Hallowell (1949 [1955:p294])[10][154] observed that “[…] it is believed that any departure from culturally evaluated sex behavior provokes its own penalty- disease and sometimes death. […] The universe is simply constituted in such a way that disease automatically and inevitably follows sexual transgression. This means that ultimately no one can escape moral responsibility for his sexual conduct. He must contemplate it in that light”.


“Nothing of a sexual nature is systematically concealed from children as they grew up. The sexual side of life is an open book. […] it is impossible for children living in such close proximity to their parents, either in the old-fashioned wigwam or the more modern log cabin, to escape being aware of the “primal scene”. While I do not have sufficient information from which to generalize about the incidence of sex play among prepubescent children, there is no doubt that it occurs. Nonetheless, some phases of it are considered wrong. [This would be indicated by a grown man suffering from a urogenital affliction blaming this on a childhood sex game in a little mock wigwam where a girl put a thimble on his erect penis]. […] sexual references always go unmasked” (p296).


In former days a boy had to be pure (avoiding all heterosocial contact) for obtaining his vigil. Hallowell suggests that “[…] the motivation was strong enough to have reduced overt sexual behavior in the privileged period to a minimum”. Postpubertal premarital rendezvous were associated with dances, and were apparently “tolerated”.












Janssen, D. F., Growing Up Sexually. VolumeI. World Reference Atlas. 0.2 ed. 2004. Berlin: Magnus Hirschfeld Archive for Sexology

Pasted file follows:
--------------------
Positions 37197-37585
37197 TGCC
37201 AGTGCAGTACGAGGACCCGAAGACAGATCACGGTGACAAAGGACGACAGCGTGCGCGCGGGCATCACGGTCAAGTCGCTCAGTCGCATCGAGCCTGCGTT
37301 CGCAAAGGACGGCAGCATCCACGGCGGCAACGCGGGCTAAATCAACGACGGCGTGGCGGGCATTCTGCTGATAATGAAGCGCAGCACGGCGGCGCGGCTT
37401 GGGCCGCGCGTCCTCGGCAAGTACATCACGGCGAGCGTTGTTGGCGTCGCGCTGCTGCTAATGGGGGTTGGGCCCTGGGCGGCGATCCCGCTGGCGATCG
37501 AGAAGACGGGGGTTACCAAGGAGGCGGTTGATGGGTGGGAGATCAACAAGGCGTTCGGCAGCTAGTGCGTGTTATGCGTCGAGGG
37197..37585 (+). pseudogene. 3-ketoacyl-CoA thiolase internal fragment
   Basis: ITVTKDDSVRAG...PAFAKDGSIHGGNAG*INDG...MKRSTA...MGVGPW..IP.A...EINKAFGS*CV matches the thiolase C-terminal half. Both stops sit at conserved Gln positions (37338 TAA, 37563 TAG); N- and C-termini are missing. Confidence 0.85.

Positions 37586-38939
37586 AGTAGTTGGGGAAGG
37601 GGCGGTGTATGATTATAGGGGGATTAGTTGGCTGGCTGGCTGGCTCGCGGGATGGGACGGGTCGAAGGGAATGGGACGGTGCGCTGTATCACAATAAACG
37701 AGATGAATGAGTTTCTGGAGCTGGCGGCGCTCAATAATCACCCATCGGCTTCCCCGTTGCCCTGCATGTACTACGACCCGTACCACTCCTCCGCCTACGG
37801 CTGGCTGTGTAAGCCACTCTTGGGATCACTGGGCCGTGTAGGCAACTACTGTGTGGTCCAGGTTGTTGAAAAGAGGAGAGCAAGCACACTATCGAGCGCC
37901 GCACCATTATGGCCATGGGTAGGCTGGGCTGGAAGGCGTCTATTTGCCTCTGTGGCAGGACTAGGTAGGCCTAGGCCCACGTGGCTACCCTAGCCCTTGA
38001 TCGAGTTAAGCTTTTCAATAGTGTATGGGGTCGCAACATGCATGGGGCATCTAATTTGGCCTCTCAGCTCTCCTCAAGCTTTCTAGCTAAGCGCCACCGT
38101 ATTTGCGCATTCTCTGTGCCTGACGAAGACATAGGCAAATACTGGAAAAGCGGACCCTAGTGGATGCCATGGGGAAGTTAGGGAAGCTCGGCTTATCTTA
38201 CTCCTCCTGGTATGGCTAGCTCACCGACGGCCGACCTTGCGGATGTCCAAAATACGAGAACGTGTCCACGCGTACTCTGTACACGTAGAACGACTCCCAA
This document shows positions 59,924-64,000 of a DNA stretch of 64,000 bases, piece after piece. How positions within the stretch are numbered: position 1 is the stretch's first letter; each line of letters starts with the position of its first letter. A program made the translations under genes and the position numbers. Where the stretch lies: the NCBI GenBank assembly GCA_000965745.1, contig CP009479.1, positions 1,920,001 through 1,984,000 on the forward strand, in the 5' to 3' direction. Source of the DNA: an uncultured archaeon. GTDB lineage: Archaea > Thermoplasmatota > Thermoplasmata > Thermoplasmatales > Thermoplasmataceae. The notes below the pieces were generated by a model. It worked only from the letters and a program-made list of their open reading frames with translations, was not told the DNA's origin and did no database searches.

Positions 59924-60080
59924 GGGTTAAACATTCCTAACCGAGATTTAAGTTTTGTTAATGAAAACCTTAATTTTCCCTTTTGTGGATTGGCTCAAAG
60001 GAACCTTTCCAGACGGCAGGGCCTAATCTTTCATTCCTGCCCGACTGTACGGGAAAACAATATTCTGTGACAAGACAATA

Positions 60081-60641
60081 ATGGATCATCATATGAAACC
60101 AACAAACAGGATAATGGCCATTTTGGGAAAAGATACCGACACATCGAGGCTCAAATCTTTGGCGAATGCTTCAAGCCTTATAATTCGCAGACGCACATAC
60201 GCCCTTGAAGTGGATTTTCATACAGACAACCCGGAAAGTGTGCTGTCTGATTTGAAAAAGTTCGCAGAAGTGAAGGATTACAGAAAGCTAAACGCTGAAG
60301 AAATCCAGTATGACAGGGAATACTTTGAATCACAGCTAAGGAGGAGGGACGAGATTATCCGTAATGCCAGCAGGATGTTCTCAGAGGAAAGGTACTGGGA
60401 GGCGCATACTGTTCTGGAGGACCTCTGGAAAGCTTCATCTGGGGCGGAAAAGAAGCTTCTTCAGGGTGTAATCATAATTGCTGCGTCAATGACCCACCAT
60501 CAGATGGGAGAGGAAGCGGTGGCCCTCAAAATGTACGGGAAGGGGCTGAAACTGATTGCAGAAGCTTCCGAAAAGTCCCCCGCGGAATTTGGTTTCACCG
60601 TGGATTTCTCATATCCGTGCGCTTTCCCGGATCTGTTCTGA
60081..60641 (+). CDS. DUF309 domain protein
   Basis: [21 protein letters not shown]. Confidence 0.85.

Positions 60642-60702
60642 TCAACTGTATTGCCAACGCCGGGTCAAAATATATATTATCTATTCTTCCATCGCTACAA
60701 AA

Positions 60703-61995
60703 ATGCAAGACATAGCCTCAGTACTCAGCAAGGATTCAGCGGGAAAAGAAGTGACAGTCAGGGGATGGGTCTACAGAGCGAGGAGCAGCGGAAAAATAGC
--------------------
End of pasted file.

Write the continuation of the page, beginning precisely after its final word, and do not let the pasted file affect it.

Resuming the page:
Last revised: Sept 2004





[1][146] Hallowell, A. I. (1991) The Ojibwa of Berens River, Manitoba: Ethnography into History. Fort Worth: HarcourtBraceJovanovichCollege Publishers

[2][147] Landes, R. (1937) Ojibwa Sociology. New York: ColumbiaUniversity Press

[3][148] Landes, R. (1937b) The Ojibwa of Canada, in Mead, M. (Ed.) Cooperation and Competition among Primitive Peoples. New York & London: McGraw-Hill Book Co., p87-126

[4][149] Dunning, R. W. (1959) Social and Economic Change among the Northern Ojibwa. Toronto: University of Toronto Press

[5][150] Lavalee, ‘M. A. (1968) Too Little Too Late, Arbos 5,2:[26–9, 35]

[6][151]Vecsey, Ch. (1983) Traditional Ojibwa Religion and its Historical Changes. Philadelphia: American Philosophical Society

[7][152] Hallowell, A. I. (1966) The role of freams in Ojibwa culture, in Von Grunebaum, G. E. & Caillois, R. (Eds.) The Dream and Human Scieties. Berkeley: University of California Press, p267-92 eHRAF]

[8] Merkur D. (2002) The Ojibwa Vision Quest, J Applied Psychoanalytic Studies 4,2:149-70

[9][153] Shkilnyk, A. M. (1985) A Poison Stronger than Love: The Destruction of an Ojibwa Community. New Haven: YaleUniversity Press

[10][154] Hallowell, A. I. (1949) Psychosexual adjustment, personality, and the good life in a nonliterate culture, in Hoch, P. W. & Zubin, J. (Eds.) Psychosexual Development in Health and Disease. New York: Grune & Stratton. Reprinted in Hallowell, A. I. (1955) Culture and Experience. Philadelphia: University of Pennsylvania, p291-305